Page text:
Wednesday, September 14, 2016

Ordination does not bestow superiority, says Cardinal Nichols at conference for priests

Cardinal Vincent Nichols has spoken of the example that murdered priest Fr Jacques Hamel set for priests, moved by a visit to the church where he was killed by Islamic State terrorists in July.

In a speech at the Birmingham Day for Priests he described driving into the small, quiet town of Sainte Etienne-du-Rouvray, south of Rouen, to find the church still closed. 

“It was surrounded by barricades. There was a small, moving and tired-looking array of flowers, cards, mementos and tributes,” he said.

Speaking to the priests, he reflected on the significance of Fr Hamel’s reported last words, “Go away Satan”. 

Mainstream media said that the words were directed at his killers, but Cardinal Nichols said: “His ‘Satan’ could have been the fear gripping his heart, or a despair that all was about to be lost. His ‘Satan’ may well have been anything that could have made him lose trust in Jesus at this hour of his death.”

He recalled that Fr Hamel had lived a life of peace and said that the witness of his daily life as a priest was summed up in the manner of his death, “on his knees, before the altar, the very position he had taken when he was ordained”.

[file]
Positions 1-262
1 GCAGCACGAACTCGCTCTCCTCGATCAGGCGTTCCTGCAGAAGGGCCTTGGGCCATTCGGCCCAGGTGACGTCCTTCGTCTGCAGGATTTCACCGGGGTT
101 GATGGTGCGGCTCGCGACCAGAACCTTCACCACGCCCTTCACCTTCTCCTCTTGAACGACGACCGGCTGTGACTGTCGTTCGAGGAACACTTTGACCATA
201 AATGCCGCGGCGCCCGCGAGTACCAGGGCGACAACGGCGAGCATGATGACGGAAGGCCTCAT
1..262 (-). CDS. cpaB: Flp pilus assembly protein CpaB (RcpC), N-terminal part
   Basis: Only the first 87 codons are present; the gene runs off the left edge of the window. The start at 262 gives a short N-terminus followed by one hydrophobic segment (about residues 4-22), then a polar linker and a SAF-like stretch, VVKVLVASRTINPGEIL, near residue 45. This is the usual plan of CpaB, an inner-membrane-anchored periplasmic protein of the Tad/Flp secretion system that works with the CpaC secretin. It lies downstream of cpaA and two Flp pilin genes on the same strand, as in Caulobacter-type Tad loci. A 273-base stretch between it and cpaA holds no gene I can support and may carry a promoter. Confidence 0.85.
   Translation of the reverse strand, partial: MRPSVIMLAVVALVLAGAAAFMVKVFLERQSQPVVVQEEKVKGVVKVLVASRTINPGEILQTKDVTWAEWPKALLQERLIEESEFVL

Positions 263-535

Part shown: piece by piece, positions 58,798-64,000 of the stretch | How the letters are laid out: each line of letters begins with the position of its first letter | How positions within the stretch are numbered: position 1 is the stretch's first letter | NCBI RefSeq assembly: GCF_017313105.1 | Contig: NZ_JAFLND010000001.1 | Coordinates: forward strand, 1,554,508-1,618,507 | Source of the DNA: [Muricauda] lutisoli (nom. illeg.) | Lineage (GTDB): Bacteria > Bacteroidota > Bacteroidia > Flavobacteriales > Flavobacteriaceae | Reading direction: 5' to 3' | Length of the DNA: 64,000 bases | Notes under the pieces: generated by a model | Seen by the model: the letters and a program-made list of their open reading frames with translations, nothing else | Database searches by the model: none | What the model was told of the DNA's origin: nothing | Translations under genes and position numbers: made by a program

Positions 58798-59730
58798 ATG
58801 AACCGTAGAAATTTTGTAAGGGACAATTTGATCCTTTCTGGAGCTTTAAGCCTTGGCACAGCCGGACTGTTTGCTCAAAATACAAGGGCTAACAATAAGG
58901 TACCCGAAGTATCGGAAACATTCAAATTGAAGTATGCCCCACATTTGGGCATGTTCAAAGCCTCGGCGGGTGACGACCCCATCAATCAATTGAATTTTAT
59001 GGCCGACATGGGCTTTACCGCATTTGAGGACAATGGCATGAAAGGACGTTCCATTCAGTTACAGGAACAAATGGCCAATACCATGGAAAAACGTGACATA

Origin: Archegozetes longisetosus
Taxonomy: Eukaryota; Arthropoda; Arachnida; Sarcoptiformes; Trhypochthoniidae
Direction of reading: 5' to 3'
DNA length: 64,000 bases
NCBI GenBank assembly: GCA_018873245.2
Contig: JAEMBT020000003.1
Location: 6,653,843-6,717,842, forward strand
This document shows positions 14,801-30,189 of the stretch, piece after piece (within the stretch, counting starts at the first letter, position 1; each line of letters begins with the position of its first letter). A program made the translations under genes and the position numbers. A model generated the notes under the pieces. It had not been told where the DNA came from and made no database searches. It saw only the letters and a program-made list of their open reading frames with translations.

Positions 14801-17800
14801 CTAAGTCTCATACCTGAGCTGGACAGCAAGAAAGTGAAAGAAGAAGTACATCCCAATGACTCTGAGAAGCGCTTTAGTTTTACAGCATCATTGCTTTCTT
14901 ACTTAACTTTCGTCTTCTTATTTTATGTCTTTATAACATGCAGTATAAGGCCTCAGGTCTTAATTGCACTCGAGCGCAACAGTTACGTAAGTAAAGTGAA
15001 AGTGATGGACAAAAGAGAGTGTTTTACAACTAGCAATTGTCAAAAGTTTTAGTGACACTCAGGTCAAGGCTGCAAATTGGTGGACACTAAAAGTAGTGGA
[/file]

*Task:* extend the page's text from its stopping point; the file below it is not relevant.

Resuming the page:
He told priests they were “missioners and successors of the martyrs, men who lived by an unshakeable hope in the promises of the Lord and in the work of the Holy Spirit in their daily lives,” adding that this was his favourite dimension of priesthood.

Elsewhere in the speech Cardinal Nichols said that some priests mistakenly thought their ordination bestowed a gift of personal superiority or privilege. “How wrong that is,” he said, “yet how beguiling”.

He praised priests’ independence and self-determination, something he said was part of the DNA of priesthood in England, born out of the isolation many experienced following the Acts of Supremacy in the 16th century.

But he said that contemporary priests needed to get together and nurture fraternity. 

One indicator of this, he said, was priests’ attendance at each other's funerals. 

“We do not go to a priest’s funeral because he was a friend, or because he shared our views,” he said. “We go because he is a brother.”

He concluded by saying that the Church had focused its efforts on the existing Catholic community at the expense of direct evangelisation. 

The Church, a minority, should “find a confident voice at every level,” he said. 

To do that, priests and diocese must foster networks of interdependency. 

“It is a sobering yet crucial thought that no true renewal in the history of the Church in England and Wales has come about through centralised, overarching plans or declarations,” he said. 

“We have to be and to be seen as one body, coherent in vision.”

Read the full speech by Cardinal Vincent Nichols

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